Title

Metabolic Toxicity Screening Using Electro-Optical and Bioreactor LC/MS Arrays

Date of Completion

January 2010

Keywords

Health Sciences, Toxicology|Chemistry, Analytical|Chemistry, Biochemistry|Chemistry, Pharmaceutical

Degree

Ph.D.

Abstract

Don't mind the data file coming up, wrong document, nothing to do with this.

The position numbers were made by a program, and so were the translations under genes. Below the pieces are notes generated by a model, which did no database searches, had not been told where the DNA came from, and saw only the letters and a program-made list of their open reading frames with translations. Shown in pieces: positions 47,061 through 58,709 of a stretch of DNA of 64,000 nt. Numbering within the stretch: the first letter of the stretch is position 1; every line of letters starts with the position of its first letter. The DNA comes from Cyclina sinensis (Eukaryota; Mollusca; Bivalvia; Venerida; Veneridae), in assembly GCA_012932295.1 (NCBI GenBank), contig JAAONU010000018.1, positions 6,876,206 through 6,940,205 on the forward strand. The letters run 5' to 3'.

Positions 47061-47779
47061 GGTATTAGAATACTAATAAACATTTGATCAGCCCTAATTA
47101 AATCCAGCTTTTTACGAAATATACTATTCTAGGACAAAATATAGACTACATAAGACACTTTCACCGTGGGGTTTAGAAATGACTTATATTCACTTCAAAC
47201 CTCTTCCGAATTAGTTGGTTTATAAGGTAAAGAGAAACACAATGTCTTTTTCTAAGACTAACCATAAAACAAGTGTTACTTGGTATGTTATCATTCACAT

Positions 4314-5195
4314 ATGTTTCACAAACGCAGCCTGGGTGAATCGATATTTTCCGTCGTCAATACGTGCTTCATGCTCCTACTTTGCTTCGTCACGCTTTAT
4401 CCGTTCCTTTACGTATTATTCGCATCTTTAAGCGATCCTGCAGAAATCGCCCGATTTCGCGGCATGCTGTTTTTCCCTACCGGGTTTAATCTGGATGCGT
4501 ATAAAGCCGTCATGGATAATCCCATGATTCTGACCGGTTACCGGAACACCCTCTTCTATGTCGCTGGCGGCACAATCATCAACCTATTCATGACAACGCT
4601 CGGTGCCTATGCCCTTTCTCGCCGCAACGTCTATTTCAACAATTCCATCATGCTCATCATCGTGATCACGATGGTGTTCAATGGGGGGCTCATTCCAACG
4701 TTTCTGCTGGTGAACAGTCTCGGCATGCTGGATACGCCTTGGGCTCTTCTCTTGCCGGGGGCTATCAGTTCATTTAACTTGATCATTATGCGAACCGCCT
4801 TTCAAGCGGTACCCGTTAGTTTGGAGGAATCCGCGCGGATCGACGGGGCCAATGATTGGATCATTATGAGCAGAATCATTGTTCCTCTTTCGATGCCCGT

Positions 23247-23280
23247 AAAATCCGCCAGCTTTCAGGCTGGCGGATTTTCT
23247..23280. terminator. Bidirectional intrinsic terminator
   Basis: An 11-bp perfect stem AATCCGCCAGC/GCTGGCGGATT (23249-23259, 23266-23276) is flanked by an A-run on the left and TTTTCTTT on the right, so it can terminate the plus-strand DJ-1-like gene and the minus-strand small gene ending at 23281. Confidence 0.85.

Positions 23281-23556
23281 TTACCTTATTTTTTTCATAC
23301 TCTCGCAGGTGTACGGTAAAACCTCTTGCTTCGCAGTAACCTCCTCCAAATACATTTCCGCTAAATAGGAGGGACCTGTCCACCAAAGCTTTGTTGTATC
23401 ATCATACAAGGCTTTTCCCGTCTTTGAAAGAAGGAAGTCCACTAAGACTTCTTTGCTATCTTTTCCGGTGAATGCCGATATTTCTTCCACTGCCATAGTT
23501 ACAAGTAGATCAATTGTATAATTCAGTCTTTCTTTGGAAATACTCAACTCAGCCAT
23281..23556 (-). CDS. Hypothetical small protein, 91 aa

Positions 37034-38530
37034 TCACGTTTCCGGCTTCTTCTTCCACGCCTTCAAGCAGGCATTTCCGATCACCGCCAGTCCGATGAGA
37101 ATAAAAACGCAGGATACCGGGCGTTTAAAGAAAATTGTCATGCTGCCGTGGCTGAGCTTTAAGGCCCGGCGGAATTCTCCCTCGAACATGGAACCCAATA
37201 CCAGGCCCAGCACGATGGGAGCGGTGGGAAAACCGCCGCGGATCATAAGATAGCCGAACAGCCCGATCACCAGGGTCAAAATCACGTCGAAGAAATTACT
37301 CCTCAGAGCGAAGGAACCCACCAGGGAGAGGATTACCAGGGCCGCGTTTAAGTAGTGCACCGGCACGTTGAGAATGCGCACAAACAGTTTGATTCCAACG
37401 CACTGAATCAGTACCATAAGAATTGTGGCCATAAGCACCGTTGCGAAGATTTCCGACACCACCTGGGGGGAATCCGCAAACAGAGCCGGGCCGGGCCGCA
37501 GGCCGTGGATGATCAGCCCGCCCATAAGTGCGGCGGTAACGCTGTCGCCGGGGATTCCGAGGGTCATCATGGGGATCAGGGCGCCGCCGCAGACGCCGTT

Metabolic toxicity is an important toxicology mechanism causing by foreign chemicals in humans. Metabolic toxicity evaluation represents a major challenge for developing any drugs or chemicals that come in contact with humans. This dissertation focuses on developing new methodologies for screening for reactive metabolite of chemicals using DNA adducts as a detection end point. One theme of this dissertation is to establish a representative electro-optical array platform to provide fast screening of toxic metabolite generated from different metabolic reactions. First, the capability of the established electro-optical array in elucidating species toxicity difference was evaluated using an anti-cancer drug, tamoxifen. A faster bioactivation and a slower detoxication processes were confirmed for rat liver enzymes compared to human enzymes in both ECL array and bioreactor LC-MS experiments. ^ The electro-optical array technique was further advanced by incorporating important metabolic enzymes from cytosolic sources. This project marks the successful fabrication of a standard metabolic toxicity screening platform for reactive metabolite generated from nearly all important metabolic routes. This was demonstrated by using rodent carcinogens, ethylene dibromde and N-acetyl 2-aminotluorene using their known bioactivation pathways involving cytosolic enzymes.^ The other theme of this dissertation is to develop high throughput methodologies for structural elucidation of the chemistry of metabolism and genotoxicity using liquid chromatography and mass spectrometry. Based on previously developed silica particle biocolloid technique, important conjugation enzymes were incorporated into the system. The throughput of this technique was greatly improved by designing the reactions in a 96-well plate format. This was demonstrated by metabolic profiling of several important drugs, such as raloxifene and diclofenac simultaneously.^ A new stage of the bioreactor technology was achieved using magnetic particles to solve some of the key issues associated with silica particle bioreactors, and sample workup and isolation in DNA adduct analysis. For the first time, DNA adduct analysis was conducted in a high throughput manner in a 96-well plate. Major DNA adducts of several known carcinogens were detected using different hydrolysis methods depending on the nature of the DNA adduct. The magnetic handling of the method features the potential for full automation. ^